Ancient alchemists tried to turn lead into gold. I've got an idea for a new, 21st century form of alchemy: Let's try turning golden parachutes into leaden parachutes. "Golden parachutes" are too often an illogical policy in normal times -- for example, when executives who run companies into the ground receive giant outgoing pay packages. It's now made worse when currently beleaguered companies are seeking government help and somehow think such paydays should still apply.

A lot of somebodies didn't get the memo
Many companies applying for government funds have seemed strangely oblivious of their own supposedly dire plights and still plan bonuses and raises for their executives, not to mention dividend payments and acquisitions. Talk about entitled attitudes (made quite clear from sick bits from recent congressional hearings).

Remember all the outrage at the idea that CEOs at Fannie Mae (NYSE:FNM), Freddie Mac, and AIG (NYSE:AIG) might wiggle out of their companies' wreckages with massive golden parachutes? Apparently the sound of fury fell on many deaf ears -- although I was glad to see a Wall Street Journal article that said securities firms are mulling cutting executives' pay due to public outrage. But many individuals at affected corporations haven't seemed to "get it."

After all, more and more companies are getting off the beaten path despite the promise of emergency help from the government and the U.S. Treasury's Troubled Asset Relief Program (TARP). Is it like bad kids trying to see just how much they can get away with?

For example, Bank of America (NYSE:BAC) may have cut its dividend, but it still pays one, despite the fact that it's on the TARP list. PNC Financial Services Group (NYSE:PNC) announced its acquisition of National City after it received $7.7 billion in government funds. Or how about The South Financial Group's (NASDAQ:TSFG) CEO recently announcing his retirement -- with a $12 million payout reportedly pending -- just days after the company said it was going to apply for TARP funding?

What reluctant support there was for bailout money for financial firms (mostly from politicians, as it was tremendously unpopular with many of us little people) was based on allegations that our economy would grind to a halt if these companies weren't propped up. So how is it that these companies appear to be all business as usual, throwing money into the wind, as if nothing has gone amiss at all?

Onto the golden parachutes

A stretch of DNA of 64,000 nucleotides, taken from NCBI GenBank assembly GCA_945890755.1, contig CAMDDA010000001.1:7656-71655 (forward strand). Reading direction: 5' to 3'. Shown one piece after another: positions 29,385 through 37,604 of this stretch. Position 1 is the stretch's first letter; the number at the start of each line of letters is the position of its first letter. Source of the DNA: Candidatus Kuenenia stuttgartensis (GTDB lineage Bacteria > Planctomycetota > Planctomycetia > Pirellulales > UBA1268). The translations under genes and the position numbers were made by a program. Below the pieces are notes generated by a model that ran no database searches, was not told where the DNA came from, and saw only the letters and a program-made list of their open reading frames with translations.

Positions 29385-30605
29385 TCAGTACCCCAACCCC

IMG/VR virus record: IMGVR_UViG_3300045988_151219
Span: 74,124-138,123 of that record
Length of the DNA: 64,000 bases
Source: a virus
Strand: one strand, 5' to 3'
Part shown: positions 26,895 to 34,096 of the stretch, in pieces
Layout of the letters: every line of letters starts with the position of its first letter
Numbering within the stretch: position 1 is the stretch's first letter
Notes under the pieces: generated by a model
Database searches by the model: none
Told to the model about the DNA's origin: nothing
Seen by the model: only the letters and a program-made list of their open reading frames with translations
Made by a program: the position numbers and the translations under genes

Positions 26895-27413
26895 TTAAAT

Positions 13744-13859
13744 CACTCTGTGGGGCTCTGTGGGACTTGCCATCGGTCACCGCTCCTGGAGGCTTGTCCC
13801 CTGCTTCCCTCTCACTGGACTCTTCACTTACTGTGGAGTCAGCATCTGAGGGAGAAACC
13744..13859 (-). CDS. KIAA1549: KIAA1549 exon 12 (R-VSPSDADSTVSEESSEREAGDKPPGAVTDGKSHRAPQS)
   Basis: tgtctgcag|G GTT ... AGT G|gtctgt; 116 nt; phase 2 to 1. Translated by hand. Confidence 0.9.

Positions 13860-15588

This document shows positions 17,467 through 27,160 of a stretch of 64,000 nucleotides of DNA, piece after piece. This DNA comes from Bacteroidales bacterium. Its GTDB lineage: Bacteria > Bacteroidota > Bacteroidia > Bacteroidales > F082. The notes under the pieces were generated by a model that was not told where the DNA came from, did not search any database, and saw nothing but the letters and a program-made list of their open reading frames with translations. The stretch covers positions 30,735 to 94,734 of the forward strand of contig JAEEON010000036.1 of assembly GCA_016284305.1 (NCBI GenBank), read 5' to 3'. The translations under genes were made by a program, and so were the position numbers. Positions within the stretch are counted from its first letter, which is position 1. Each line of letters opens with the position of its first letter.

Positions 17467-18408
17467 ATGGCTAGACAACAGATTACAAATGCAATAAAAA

Speaking of throwing money into the wind, that's a golden parachute for ya. Furthermore, in the current situation, I can't fathom the argument that public money can or should be used to make good on millions, even billions, of dollars in contractual goodbye payouts to executives departing from companies whose engines just stalled and are in a nosedive.

I'm a proponent of the free market -- it's harsh but free and fair -- but these days many corporations make it clear that they're about "management culture" far more than free-market principles. They're looking out for themselves and their top brass at the expense of shareholders, employees, and now taxpayers, regardless of performance.

That's not a free market, it's a rigged con game, and shareholders, employees, and taxpayers are the losers. And I fear the government intervention is going to make it an even more absurd rigged con game as Uncle Sam in effect rewards and enables bad behavior, maybe even picks winners and losers, and then lets them take advantage of public funds in various ways.

I have no problem with lucrative compensation for stellar performance, but the concept that certain "important" people should be grandiosely paid no matter what transpires under their watch has got to go.

The end of the era of entitlement
I can only hope that despite all that's utterly rotten about our current financial situation, some good things will result. I'd like to see "investors" ditch the speculative pursuit of short-term wealth and remember long-term investing requires seeking out solid, well-run companies and -- gasp! -- being patient. And hey, if they realize their companies are run by overly compensated crooks or mediocre do-nothings, shareholders should either try a little shareholder activism or bail like the house is on fire, because one day, it probably will be.

Berkshire Hathaway's (NYSE:BRK-A) (NYSE:BRK-B) Warren Buffett has often spoken out about the dangers and illogic of runaway CEO compensation, including pay for failure, and it's high time we all listened, and cared about this issue far more than we have.

Let's embrace being true shareholders and remember part-ownership also means being fully informed and standing up for good corporate governance principles like "say-on-pay" policies and keeping an eye on whether boards are looking out for shareholders', not management's, interests. Outrageous golden parachutes being given out even in the event of flaming failure should become a thing of the past.

The sense of entitlement -- and refusal to take responsibility -- that seems pervasive in the management cultures at many public companies simply has to go. It's not what made our country great, and it has nothing whatsoever to do with a free-market economy, which allows successful ideas to flourish and renders failed ideas obsolete. So bring on the leaden parachutes!

Here's some related ranty Foolishness:

Bank of America is a Motley Fool Income Investor recommendation. Berkshire Hathaway is a Motley Fool Inside Value and Motley Fool Stock Advisor pick. The Fool owns shares of Berkshire Hathaway. Try any of our Foolish newsletters today, free for 30 days.

Alyce Lomax does not own shares of any of the companies mentioned. The Fool has a disclosure policy.